Date of Degree
PhD (Doctor of Philosophy)
Electrical and Computer Engineering
Saha, Punam K.
First Committee Member
Second Committee Member
Third Committee Member
Fourth Committee Member
Levy, Steven M.
Osteoporosis is a common bone disease that increases risk of low-trauma fractures associated with substantial morbidity, mortality, and financial costs. Clinically, osteoporosis is defined by low bone mineral density (BMD). BMD explains approximately 60-70% of the variance in bone strength. The remainder is due to the cumulative and synergistic effects of other factors, including trabecular and cortical bone micro-architecture. In vivo quantitative characterization of trabecular bone (TB) micro-architecture with high accuracy, reproducibility, and sensitivity to bone strength will improve our understanding of bone loss mechanisms and etiologies benefitting osteoporotic diagnostics and treatment monitoring processes.
The overall aim of the Ph.D. research is to design, develop and evaluate new 3-D imaging processing algorithms to characterize the quality of TB micro-architectural in terms of topology, orientation, thickness and spacing, and to move the new technology from investigational research into the clinical arena. Two algorithms regarding to this purpose were developed and validated in detail - (1) star-line-based TB thickness and marrow spacing computation algorithm, and (2) tensor scale (t-scale) based TB topology and orientation computation algorithm.
The TB thickness and marrow spacing algorithm utilizes a star-line tracing technique that effectively accounts for partial voluming effects of in vivo imaging with voxel size comparable to TB thickness and also avoids the problem of digitization associated with conventional algorithms. Accuracy of the method was examined on computer-generated phantom images while the robustness of the method was evaluated on human ankle specimens in terms of stability across a wide range of resolutions, repeat scan reproducibility under in vivo condition, and correlation between thickness values computed at ex vivo and in vivo resolutions. Also, the sensitivity of the method was examined by its ability to predict bone strength of cadaveric specimens. Finally, the method was evaluated in an in vivo human study involving forty healthy young-adult volunteers and ten athletes.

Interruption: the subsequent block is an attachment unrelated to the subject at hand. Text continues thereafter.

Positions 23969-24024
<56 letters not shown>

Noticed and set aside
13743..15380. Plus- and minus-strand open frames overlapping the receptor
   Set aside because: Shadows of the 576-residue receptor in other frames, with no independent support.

The t-scale based TB topology and orientation computation algorithm provides measures characterizing individual trabeculae on the continuum between perfect plate and perfect rod as well as individual trabecular orientation. Similar to the TB thickness and marrow spacing computation algorithm, accuracy was examined on computer-generated phantoms while robustness of the algorithm across ex vivo and in vivo resolution, repeat scan reproducibility, and the sensitivity to experimental mechanical bone strength were evaluated in a cadaveric ankle study. And the application of the algorithm was evaluated in a human study involving forty healthy young-adult volunteers and ten patients with SSRI treatment.
Beside these two algorithms, an image thresholding algorithm based on the class uncertainty theory is developed to segment TB structure in CT images. Although the algorithm was developed for this specific application, it also works effectively for general 2-D and 3-D images. Moreover, the class uncertainty theory can be utilized as adaptive information in more sophisticated image processing algorithms such as Snakes, ASMs and graph search.
Class Uncertainty, Human Study, Multi-row Detector CT, Star Line Tracing, Tensor Scale, Trabecular Bone Quality
xiv, 125 pages
Includes bibliographical references (pages 105-125).
Copyright 2013 Yinxiao Liu
Liu, Yinxiao. "New algorithms for in vivo characterization of human trabecular bone: development, validation, and applications." PhD (Doctor of Philosophy) thesis, University of Iowa, 2013.